Wednesday, August 21, 2013 at 5:57 PM
Students all around the state are grabbing their books and heading back to school. But some teachers are returning to class without new contracts. Statehouse correspondent Andy Chow says this has become the norm in Ohio as budgets and education policies continue to change.
You may be hearing that teachers in your community are starting the year without a renewed contract or labor agreement. Teacher and School Board groups want you to know that this should not be a major cause for concern.
In fact, this is becoming the trend for schools around Ohio for a number of reasons. The Ohio Education Association, also known as the OEA, which represents teacher groups, says there are more contract agreements reaching the three-year limit. This causes all parties to come back to the table more often.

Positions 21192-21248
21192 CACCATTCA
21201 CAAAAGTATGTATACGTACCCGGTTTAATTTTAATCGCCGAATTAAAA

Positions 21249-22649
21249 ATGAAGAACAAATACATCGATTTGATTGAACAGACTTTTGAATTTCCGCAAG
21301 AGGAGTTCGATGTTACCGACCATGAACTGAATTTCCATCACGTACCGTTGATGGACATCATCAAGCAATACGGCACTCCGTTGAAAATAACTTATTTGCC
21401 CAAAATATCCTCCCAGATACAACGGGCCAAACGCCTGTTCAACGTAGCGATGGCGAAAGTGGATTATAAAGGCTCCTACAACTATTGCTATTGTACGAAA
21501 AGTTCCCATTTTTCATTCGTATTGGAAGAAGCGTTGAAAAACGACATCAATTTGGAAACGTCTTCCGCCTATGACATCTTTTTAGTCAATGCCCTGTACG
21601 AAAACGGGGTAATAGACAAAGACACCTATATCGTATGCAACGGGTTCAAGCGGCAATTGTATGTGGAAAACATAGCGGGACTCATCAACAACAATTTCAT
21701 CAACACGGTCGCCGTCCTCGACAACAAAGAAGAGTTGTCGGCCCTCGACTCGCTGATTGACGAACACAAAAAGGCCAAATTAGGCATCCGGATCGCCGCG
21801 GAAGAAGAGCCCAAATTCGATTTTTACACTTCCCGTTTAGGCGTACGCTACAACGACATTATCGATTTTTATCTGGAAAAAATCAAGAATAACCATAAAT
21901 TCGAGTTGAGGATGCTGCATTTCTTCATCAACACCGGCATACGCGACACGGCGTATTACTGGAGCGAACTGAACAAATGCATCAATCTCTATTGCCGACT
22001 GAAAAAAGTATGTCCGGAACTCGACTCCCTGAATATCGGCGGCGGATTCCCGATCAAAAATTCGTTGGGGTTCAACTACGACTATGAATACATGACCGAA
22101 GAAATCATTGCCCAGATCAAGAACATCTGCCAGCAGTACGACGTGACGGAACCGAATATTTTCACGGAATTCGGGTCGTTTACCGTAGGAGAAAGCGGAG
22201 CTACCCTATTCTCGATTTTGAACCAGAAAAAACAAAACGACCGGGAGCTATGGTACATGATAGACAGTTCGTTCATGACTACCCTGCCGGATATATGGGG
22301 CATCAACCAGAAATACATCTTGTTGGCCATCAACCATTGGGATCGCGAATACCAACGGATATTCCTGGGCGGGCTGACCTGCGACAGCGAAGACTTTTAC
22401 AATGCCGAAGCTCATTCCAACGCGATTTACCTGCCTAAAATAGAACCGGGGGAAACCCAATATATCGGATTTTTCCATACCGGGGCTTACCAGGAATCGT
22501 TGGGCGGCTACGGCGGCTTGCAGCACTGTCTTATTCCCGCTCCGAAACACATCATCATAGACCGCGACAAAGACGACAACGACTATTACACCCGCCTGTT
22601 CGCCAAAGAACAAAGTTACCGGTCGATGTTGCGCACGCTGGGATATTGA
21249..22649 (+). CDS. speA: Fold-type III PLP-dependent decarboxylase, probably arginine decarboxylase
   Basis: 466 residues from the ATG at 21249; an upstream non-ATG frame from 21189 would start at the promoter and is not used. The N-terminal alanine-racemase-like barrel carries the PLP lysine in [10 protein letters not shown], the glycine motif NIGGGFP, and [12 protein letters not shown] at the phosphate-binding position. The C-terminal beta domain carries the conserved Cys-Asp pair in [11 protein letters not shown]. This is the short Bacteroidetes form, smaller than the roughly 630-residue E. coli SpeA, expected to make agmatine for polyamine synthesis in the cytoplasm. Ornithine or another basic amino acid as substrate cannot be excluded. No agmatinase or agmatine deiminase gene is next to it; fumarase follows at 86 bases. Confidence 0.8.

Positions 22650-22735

OEA Researcher Andy Jewell says there may be more teachers going into the school year without a contract this year than in previous years.
“When the economy started to sour you know when budgets got tighter it became more common for folks to bargain more shorter term collective agreements,” he says.
And he adds that it’s a perfect storm with the state budget and new policies going into effect such as procedures from the national standards known as Common Core and the state’s Third-Grade Reading Guarantee.
In the meantime, teachers working on an expired contract will operate under the same terms of their previous agreement.
The groups say that salaries and teacher evaluations seem to be the main sticking points in the contract negotiations happening around the state.
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